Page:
Criminal indictments were issued on Monday against 12 people that have worked at Daegu Casino in South Korea, encompassing allegations dating back to 2017, that some staff engaged in a KRW4.5-billion (US$3.5-million) scam against several Chinese players of baccarat, reported local media.
Daegu District Prosecutor’s Office took the action after an investigation into the foreigner-only casino at Hotel Inter-Burgo in Daegu, in the southeast of the country.
The allegations cover casino cheating, malfeasance, and misappropriation, according to information from Korean-language news outlets, collated by GGRAsia’s South Korea correspondent.
The District Prosecutor’s Office, and the Ministry of Culture, Sports and Tourism, which oversees the country’s casino sector, had in early May respectively confirmed to GGRAsia an ongoing investigation into Daegu Casino.
Two people described as senior bosses at the time of the alleged offences, are among the accused. Also accused of wrongdoing are two people who at the time were executives; four people that were employed as sales people; and four that were working as casino dealers. All 12 face accusations of casino cheating.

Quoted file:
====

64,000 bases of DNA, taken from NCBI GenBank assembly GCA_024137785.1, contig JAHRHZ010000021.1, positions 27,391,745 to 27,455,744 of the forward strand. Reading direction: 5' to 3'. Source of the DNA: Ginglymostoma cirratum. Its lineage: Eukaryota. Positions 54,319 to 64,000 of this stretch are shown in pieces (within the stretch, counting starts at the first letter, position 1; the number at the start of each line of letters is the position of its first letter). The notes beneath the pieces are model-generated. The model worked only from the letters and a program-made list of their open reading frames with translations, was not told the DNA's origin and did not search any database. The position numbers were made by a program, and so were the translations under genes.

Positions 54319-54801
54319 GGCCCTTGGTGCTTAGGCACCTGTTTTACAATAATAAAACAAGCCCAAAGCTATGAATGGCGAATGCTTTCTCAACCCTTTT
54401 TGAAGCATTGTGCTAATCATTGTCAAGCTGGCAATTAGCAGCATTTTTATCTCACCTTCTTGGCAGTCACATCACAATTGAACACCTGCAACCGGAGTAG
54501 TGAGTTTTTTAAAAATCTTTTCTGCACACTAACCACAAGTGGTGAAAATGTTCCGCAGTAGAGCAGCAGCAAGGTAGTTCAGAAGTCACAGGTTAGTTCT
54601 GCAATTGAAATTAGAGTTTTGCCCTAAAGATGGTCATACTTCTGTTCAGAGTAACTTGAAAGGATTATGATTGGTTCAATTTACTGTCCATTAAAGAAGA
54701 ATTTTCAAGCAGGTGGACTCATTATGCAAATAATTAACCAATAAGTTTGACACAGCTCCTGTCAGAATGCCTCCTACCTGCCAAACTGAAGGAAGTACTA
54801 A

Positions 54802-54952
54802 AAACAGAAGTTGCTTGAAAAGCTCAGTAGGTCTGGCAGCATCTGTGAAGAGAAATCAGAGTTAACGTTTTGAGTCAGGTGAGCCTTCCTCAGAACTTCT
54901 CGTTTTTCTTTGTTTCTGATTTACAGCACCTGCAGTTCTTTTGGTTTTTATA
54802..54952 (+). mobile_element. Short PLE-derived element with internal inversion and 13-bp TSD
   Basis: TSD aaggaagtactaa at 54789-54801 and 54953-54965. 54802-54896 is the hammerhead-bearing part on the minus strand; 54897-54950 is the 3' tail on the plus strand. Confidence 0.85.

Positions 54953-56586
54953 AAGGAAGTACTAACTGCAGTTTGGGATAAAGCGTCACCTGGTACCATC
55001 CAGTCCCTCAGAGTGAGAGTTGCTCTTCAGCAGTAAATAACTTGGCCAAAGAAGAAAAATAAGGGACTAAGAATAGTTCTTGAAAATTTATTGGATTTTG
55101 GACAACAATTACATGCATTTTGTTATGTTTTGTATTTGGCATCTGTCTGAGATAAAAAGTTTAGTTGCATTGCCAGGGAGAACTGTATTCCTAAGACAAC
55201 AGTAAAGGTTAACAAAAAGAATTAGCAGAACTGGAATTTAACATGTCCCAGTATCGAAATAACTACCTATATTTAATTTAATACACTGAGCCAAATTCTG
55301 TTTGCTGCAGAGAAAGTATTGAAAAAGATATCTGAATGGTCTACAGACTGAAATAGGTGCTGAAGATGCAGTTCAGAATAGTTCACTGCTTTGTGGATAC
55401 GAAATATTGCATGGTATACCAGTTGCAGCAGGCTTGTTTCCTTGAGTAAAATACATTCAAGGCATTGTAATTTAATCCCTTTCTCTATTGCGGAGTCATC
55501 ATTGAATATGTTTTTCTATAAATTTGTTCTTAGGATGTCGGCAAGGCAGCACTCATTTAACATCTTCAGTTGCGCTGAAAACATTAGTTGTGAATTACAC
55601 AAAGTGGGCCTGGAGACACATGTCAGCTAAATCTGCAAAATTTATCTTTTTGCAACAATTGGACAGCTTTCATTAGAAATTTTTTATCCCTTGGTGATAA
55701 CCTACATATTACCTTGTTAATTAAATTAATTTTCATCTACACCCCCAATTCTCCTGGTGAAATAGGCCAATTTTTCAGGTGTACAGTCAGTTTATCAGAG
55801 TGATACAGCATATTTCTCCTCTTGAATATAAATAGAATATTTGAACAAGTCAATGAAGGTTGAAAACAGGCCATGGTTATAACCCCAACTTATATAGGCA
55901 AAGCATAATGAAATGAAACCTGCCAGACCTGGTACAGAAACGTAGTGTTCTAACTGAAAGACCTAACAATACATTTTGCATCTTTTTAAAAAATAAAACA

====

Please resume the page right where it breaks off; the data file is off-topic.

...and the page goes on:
The media reports did not name the individuals allegedly involved. They are not currently in detention, according to the reports.
According to local news outlets, casino dealers cheated KRW4.5 billion from two Chinese nationals – described in one local outlet as people from Hong Kong – that had played baccarat at the venue. The scam was alleged to have involved “false shuffling” of cards and “card swapping” by dealers, and purportedly happened in September 2017.
There was also allegedly a scam in July 2017 that cheated KRW54 million from a Japanese player via the same methods.
The two that were senior bosses at the time, are also alleged to have borrowed KRW9.1 billion from a Hong Kong financial service provider, and then lent KRW6.45 billion of that sum to one of the accused casino executives, without requiring security from the recipient. The act, described as malfeasance, allegedly occurred in 2017.
On of the then-bosses also allegedly misappropriated KRW950 million of the firm’s funds for “discretionary consumption”.
The two bosses and the two executives allegedly offered complimentary services with a value of KRW230 million to the accused dealers as an inducement for them to take part in the scamming of players, according to prosecutors. Such an act of inducement is also classified in South Korea as malfeasance.
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